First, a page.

“Poignantly Evocative”

This post is an experiment.

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My day was rather bland. I was quiet for most of it like I have been quiet for most of time in the days that have come before today. It’s hard for me to explain, yet it’s somewhat easy. It’s easy to put into words, yet it is difficult to evoke the kind of meaning that I might intend for it.

I made a stupid decision. At least that is what it seems like. The stupid decisions and outcomes are the ones I remember. The ones  that evoked feelings of self-loathe, anger, angst, and resentment. Somehow they are much easier to remember that the things that arouse the exact opposite, happy memories. They are for me at least. As little as they are in comparison to what some other people have to go through, they are the ones that are preponderant in the vacuum that can be described as my mind.

I can’t really go into delineating the bad decision that I made as I feel that may be counter-productive. In fact, what I am more concerned with these days is why I react to them the way I do. It’s reasonably common knowledge that we all make mistakes and errors in judgement that are part of our “growing pains”. Once in a while we throw sensibility away or we have the occasional “brain fart”, no matter how careful we try to be. We all know this and we have learnt to live with it.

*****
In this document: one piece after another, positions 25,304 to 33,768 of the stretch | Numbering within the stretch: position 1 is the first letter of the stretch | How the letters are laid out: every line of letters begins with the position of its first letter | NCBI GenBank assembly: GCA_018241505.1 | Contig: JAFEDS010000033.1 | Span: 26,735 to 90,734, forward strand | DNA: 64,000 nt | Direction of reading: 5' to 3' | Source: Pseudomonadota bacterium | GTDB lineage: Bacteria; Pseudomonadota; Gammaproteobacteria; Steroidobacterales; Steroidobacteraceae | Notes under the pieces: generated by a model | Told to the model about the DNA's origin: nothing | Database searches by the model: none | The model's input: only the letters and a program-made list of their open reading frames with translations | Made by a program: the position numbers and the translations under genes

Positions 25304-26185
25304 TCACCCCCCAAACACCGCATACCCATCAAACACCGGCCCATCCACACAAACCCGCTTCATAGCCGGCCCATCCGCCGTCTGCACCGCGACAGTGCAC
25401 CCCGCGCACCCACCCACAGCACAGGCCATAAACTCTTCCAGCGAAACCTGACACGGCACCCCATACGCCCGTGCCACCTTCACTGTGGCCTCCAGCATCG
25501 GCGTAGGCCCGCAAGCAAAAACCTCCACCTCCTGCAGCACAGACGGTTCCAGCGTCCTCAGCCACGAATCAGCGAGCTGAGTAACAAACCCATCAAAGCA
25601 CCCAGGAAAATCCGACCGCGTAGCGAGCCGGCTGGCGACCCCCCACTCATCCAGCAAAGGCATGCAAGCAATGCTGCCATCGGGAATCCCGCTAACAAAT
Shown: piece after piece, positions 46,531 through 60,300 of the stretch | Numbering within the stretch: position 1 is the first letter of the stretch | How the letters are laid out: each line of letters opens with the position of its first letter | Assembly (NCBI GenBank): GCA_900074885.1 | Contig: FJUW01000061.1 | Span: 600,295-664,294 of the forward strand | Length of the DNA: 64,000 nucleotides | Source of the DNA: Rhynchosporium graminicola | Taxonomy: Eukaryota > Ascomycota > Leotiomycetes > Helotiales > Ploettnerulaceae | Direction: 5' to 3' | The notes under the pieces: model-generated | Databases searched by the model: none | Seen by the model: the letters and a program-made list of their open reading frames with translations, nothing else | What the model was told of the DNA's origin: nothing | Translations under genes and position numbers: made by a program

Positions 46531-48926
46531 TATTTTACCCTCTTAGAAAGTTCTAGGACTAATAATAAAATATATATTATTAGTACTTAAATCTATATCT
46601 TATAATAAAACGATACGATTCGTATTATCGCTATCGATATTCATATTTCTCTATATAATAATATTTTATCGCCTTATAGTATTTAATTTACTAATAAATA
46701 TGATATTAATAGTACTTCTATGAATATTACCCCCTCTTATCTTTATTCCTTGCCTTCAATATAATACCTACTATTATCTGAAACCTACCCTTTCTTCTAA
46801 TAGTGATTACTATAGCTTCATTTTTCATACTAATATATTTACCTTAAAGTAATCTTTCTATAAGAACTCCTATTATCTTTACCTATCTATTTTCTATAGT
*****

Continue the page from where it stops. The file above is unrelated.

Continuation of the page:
If this is the case, then why can I not get over how much I have screwed up? Have I screwed up that bad? What determines how bad I have screwed up? What also determines how much I should dwell on my screw up? How much of my grief is healthy and to what length should I go to assuage the poignant feelings? The answers to most of these questions are probably tucked somewhere in the recesses of my mind but it’s conceivable that I have gotten comfortable with my grief to a point where I am not as eager to find these answers as I should.

Perhaps a theory is that somberness is hiding something. This is something I can work with. What could the somberness be hiding? My best bet is fear. Sadness is easier to cope with than fear. I could be afraid of the far-reaching consequences of my stupid decision. Or what the gloomy future entails. But how do I prove this theory?

In the end, we are all same; robots.

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